Apple's announcement that it can integrate patient-generated data into the electronic medical record could be critical for doctors who want to see their patients' self-collected information but don't have time to hunt for it, said Dr. Seth Berkowitz, who leads a remote monitoring app pilot program at Beth Israel Deaconess Medical Center in Boston.

Some patients welcome a feature that would make it easy to share data with their doctors. Jen Horonjeff, a New York City-based autoimmune disorder patient and health care startup CEO, recently discovered by using an Apple Watch tracker that her heart rate, which doctors had described as irregular, registered as normal.

"I would absolutely send this to my physicians," Horonjeff said, noting that her data would give doctors an accurate baseline of her heart rate if she were hospitalized.

But Gary Wolf of Berkeley, California, co-founder of The Quantified Self, a movement of people who track their health and other personal data, said that finding a doctor trained to make decisions with "fine-resolution data" is impossible.

Without more evidence that getting health app data to doctors is clinically beneficial, it will be hard to assess whether Apple is succeeding, said Neil Sehgal, assistant professor of health policy at the University of Maryland. "Right now, we don't know if there are consequences if you don't put your Apple Watch data into your electronic medical record," he said.

If evidence ultimately shows a benefit to sharing this information with doctors, he said, "that benefit will be concentrated among people who can buy the $1,000 phone and $400 watch."

KHN (Kaiser Health News) is a national newsroom that produces in-depth journalism about health issues. Together with Policy Analysis and Polling, KHN is one of the three major operating programs at KFF (Kaiser Family Foundation). KFF is an endowed nonprofit organization providing information on health issues to the nation.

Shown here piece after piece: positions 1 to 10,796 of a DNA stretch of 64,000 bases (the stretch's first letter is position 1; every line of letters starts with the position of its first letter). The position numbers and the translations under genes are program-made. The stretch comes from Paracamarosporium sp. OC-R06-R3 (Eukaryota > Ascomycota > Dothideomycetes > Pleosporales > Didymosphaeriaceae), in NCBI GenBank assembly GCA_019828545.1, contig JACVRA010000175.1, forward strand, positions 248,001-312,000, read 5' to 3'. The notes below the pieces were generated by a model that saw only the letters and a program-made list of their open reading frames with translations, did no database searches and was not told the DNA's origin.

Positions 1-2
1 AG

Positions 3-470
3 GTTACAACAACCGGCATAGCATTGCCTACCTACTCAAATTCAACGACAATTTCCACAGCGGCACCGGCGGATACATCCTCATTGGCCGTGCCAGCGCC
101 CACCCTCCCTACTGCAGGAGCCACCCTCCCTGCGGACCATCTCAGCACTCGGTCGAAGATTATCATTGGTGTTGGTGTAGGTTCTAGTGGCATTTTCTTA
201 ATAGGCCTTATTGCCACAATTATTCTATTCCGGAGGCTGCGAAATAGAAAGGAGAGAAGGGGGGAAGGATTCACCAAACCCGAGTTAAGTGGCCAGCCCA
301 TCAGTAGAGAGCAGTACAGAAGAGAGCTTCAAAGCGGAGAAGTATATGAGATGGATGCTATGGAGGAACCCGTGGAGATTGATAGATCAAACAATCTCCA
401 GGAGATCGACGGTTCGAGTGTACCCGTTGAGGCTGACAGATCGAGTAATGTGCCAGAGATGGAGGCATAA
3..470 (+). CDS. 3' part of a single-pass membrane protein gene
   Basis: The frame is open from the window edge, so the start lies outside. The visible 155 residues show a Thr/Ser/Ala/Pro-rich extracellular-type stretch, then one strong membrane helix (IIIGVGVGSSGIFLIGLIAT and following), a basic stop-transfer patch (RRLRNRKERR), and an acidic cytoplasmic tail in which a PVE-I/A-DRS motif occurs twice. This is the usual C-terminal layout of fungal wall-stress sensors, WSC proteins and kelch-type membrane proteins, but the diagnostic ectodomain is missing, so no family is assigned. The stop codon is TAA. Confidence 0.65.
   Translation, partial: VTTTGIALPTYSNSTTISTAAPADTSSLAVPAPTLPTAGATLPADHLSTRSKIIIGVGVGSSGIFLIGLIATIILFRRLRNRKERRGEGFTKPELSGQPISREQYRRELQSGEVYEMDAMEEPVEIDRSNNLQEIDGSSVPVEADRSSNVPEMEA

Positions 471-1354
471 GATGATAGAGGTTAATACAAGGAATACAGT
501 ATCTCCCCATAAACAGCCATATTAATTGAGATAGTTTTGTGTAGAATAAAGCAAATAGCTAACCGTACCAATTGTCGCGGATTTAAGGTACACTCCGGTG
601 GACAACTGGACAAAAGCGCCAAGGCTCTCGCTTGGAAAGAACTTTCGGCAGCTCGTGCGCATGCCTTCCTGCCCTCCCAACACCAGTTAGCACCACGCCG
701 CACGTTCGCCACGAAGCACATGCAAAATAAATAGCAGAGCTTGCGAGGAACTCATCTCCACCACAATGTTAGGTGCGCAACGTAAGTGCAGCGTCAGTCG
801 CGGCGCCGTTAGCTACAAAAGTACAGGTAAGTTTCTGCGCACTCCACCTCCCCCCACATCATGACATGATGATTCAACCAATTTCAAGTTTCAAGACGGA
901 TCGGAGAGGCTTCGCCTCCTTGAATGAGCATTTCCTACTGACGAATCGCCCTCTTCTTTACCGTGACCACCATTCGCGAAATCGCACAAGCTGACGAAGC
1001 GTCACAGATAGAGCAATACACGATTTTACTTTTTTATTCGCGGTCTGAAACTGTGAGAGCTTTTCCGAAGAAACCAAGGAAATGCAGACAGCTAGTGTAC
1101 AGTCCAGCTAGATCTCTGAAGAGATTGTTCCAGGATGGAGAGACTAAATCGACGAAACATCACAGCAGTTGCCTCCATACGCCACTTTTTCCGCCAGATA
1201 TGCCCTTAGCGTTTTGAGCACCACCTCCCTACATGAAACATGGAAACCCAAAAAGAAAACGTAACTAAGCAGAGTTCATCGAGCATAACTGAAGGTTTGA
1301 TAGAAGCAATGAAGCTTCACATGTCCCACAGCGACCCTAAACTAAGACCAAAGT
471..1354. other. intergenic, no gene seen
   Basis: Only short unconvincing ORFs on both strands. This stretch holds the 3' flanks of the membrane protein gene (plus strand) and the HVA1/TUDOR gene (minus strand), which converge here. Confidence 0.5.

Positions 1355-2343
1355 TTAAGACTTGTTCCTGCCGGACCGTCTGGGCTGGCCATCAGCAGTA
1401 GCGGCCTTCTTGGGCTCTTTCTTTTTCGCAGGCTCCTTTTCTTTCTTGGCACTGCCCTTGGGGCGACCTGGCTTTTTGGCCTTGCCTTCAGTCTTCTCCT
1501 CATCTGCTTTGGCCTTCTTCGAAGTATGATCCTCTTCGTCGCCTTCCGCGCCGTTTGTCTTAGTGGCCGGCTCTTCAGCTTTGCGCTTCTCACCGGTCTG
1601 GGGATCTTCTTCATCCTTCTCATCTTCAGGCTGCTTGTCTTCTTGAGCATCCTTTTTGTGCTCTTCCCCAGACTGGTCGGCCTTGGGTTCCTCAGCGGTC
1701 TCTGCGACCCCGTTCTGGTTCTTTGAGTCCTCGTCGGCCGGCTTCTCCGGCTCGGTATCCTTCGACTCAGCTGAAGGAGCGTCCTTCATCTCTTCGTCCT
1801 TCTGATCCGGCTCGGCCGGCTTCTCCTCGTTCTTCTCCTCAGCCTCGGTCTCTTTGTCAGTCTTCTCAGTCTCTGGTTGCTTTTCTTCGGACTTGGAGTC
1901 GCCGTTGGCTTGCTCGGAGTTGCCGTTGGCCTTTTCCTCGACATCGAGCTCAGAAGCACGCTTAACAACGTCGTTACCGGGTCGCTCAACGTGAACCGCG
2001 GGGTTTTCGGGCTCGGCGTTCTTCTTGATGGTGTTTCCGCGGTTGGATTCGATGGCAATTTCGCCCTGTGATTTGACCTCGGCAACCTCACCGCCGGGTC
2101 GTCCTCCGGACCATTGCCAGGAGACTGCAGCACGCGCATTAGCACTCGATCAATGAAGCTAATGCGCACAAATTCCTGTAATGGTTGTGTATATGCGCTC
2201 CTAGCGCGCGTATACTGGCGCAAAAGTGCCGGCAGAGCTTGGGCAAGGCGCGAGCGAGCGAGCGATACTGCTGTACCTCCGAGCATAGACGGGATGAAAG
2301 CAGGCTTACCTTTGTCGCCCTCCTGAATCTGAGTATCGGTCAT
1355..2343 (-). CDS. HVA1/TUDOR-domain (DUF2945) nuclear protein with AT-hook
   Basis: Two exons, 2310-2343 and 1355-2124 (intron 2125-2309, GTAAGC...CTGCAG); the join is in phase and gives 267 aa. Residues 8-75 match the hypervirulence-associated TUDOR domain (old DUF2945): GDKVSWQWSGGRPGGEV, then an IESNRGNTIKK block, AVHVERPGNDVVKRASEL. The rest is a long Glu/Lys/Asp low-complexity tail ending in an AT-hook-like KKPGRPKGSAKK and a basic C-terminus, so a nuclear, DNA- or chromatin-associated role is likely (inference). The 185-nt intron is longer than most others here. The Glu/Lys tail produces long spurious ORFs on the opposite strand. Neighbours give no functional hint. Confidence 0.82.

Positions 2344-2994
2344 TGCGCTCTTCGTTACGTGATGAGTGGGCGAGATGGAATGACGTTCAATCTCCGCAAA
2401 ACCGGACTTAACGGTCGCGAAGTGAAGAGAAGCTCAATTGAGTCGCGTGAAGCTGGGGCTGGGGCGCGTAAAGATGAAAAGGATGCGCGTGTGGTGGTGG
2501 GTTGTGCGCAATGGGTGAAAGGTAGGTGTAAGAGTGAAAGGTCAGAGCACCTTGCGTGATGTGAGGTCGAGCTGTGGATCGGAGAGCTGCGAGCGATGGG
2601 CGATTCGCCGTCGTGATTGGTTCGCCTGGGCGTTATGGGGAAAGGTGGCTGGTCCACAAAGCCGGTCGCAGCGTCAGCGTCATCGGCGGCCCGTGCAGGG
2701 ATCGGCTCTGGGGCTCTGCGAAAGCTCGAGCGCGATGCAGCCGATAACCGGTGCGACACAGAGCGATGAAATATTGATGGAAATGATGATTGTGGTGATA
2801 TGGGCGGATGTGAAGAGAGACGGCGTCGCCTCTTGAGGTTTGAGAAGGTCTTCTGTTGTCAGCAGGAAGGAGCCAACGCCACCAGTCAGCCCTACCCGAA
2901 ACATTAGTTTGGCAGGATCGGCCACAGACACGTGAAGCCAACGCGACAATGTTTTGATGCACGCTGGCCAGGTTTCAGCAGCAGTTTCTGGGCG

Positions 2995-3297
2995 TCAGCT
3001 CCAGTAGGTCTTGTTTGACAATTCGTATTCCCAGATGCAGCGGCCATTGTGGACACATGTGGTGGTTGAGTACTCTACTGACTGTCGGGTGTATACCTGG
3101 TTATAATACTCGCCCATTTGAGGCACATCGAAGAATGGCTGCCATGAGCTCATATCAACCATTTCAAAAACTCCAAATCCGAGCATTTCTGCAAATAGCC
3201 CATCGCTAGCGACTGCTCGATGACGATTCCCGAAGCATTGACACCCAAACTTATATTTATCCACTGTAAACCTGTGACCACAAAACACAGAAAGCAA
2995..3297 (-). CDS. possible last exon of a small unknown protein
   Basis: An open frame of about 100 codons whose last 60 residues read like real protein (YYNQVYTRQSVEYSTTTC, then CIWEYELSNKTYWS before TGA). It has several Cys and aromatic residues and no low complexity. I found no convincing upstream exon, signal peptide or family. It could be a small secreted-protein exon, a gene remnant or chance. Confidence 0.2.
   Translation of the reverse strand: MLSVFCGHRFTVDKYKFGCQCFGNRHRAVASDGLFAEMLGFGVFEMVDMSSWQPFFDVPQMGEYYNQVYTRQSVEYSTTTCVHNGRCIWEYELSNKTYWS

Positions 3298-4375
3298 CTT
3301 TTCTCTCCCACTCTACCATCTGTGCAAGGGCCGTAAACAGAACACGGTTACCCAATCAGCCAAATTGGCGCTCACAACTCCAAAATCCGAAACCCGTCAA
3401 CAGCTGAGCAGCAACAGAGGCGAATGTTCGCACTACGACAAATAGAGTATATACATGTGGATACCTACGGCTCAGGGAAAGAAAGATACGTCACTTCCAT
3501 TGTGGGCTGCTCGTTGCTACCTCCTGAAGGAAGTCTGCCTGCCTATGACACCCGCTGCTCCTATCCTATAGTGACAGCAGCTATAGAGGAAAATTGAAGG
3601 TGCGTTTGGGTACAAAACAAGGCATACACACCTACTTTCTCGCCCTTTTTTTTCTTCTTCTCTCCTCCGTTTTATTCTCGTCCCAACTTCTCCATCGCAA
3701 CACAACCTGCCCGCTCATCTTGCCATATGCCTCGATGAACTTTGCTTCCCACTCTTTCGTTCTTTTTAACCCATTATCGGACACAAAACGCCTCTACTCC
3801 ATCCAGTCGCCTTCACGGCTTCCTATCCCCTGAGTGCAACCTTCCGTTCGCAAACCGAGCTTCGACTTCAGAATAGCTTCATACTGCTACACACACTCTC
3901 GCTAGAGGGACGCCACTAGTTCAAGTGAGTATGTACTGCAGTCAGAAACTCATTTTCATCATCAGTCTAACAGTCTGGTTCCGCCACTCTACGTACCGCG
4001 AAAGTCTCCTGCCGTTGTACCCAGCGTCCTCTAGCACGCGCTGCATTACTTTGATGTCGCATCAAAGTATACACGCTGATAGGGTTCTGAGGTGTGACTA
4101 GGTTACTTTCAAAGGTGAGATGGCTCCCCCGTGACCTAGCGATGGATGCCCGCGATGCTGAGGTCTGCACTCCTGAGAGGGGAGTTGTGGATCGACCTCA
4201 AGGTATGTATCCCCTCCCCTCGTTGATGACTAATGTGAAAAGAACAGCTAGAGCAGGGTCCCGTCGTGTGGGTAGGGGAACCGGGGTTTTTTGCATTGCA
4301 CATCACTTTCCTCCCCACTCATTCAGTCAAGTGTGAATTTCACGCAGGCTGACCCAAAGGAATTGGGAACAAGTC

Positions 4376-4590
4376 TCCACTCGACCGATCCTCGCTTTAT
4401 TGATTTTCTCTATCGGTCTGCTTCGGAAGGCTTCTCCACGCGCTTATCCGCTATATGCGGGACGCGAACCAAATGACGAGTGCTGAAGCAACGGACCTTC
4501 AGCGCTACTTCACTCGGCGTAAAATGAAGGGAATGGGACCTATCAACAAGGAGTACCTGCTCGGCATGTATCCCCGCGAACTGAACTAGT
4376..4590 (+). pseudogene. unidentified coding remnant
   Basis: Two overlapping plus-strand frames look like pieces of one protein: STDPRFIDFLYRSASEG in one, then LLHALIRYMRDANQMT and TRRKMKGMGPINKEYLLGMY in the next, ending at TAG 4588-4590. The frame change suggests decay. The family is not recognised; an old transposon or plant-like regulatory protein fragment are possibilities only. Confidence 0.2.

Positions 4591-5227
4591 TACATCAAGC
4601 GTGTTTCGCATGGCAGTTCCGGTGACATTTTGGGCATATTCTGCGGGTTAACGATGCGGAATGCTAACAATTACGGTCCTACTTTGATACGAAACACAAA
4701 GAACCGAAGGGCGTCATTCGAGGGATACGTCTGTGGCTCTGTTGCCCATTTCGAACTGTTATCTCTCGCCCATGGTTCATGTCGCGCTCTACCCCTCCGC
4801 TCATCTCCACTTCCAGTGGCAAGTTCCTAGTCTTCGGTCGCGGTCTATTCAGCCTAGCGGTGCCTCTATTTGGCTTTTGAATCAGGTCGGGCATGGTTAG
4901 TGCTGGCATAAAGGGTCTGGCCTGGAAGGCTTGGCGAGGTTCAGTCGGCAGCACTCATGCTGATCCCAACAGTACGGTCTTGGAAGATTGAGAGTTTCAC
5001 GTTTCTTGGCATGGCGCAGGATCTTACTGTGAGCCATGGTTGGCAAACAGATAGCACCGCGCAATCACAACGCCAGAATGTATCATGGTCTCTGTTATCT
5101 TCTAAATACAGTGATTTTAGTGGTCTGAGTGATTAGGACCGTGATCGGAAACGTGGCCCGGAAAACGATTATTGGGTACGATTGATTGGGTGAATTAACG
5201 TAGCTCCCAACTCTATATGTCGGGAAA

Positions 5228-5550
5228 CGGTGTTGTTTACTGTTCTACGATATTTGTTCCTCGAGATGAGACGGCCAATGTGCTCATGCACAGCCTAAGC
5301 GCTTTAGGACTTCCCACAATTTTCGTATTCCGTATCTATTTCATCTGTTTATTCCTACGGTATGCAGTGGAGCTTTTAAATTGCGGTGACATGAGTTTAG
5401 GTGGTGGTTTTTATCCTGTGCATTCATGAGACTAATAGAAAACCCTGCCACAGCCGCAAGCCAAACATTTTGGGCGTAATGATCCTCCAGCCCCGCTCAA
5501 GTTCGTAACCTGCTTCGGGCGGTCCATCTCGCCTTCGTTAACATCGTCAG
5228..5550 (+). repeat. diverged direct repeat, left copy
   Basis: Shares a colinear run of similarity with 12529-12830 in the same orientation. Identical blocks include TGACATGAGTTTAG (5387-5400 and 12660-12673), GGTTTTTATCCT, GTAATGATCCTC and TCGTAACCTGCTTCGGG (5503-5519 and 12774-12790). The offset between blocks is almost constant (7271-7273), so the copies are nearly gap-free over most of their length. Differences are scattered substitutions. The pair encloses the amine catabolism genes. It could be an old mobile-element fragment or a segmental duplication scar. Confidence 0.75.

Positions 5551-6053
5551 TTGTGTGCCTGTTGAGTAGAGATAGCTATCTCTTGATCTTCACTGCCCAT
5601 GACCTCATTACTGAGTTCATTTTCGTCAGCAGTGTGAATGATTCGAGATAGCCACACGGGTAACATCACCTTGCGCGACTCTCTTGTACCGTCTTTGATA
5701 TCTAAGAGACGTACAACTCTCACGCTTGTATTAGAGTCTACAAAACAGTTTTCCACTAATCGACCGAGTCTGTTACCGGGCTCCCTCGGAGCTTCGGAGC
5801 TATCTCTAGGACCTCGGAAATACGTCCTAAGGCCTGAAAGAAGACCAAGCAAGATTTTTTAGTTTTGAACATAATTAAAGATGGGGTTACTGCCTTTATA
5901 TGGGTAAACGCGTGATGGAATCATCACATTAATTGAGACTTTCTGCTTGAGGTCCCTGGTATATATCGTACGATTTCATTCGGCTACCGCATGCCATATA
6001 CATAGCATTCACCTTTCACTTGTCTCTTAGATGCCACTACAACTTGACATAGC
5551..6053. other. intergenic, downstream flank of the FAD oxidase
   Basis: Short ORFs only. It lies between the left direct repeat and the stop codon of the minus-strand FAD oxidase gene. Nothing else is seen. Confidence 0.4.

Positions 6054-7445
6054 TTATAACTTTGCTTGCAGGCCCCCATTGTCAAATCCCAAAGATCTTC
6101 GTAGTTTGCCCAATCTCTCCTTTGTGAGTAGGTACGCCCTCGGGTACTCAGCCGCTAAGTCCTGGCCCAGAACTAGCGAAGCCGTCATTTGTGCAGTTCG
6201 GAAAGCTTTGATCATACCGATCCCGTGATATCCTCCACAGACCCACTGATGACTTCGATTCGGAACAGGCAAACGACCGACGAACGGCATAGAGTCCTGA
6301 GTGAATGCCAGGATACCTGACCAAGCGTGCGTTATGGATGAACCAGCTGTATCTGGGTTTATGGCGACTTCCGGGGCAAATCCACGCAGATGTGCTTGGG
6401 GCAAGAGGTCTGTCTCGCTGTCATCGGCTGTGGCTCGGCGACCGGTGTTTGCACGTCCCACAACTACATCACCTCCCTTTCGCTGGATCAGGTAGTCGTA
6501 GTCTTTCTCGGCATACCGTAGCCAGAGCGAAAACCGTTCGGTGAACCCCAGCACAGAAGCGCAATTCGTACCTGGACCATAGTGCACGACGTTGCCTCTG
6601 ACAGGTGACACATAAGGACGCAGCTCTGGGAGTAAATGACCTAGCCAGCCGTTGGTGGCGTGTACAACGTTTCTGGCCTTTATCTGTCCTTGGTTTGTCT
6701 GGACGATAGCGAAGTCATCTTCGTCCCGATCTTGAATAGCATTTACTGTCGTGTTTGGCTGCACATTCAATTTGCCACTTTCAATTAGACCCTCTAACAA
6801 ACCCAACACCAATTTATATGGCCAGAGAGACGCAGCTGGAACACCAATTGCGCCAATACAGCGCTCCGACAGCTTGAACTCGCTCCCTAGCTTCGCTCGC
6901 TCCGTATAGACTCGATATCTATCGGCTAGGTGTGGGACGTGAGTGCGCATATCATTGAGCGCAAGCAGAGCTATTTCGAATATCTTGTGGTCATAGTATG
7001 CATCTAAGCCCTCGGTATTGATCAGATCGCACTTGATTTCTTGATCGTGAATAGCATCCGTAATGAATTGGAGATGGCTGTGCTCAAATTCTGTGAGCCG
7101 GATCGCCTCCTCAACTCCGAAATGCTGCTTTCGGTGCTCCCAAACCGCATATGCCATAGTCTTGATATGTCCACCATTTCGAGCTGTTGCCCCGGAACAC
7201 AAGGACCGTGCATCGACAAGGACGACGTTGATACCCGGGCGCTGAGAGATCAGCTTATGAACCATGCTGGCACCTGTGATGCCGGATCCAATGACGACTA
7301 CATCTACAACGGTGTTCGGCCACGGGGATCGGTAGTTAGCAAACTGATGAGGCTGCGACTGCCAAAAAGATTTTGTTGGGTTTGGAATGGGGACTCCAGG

SKOREA-ENTERTAINMENT-GAMING-MICROSOFT-XBOX
A visitor plays a game using Microsoft's Xbox controller at a flagship store of SK Telecom in Seoul on November 10, 2020. (Photo by Jung Yeon-je / AFP) (Photo by JUNG YEON-JE/AFP via Getty Images)

On this episode of the Source Code podcast: Nick Statt joins the show to discuss Microsoft’s $68.7 billion acquisition of Activision Blizzard, and what it means for the tech and game industries. Then, Issie Lapowsky talks about a big week in antitrust reform, and whether real progress is being made in the U.S. Finally, Hirsh Chitkara explains why AT&T, Verizon, the FAA and airlines have been fighting for months about 5G coverage.

For more on the topics in this episode:

Keep Reading Show less
David Pierce

David Pierce ( @pierce) is Protocol's editorial director. Prior to joining Protocol, he was a columnist at The Wall Street Journal, a senior writer with Wired, and deputy editor at The Verge. He owns all the phones.

COVID-19 accelerated what many CEOs and CTOs have struggled to do for the past decade: It forced organizations to be agile and adjust quickly to change. For all the talk about digital transformation over the past decade, when push came to shove, many organizations realized they had made far less progress than they thought.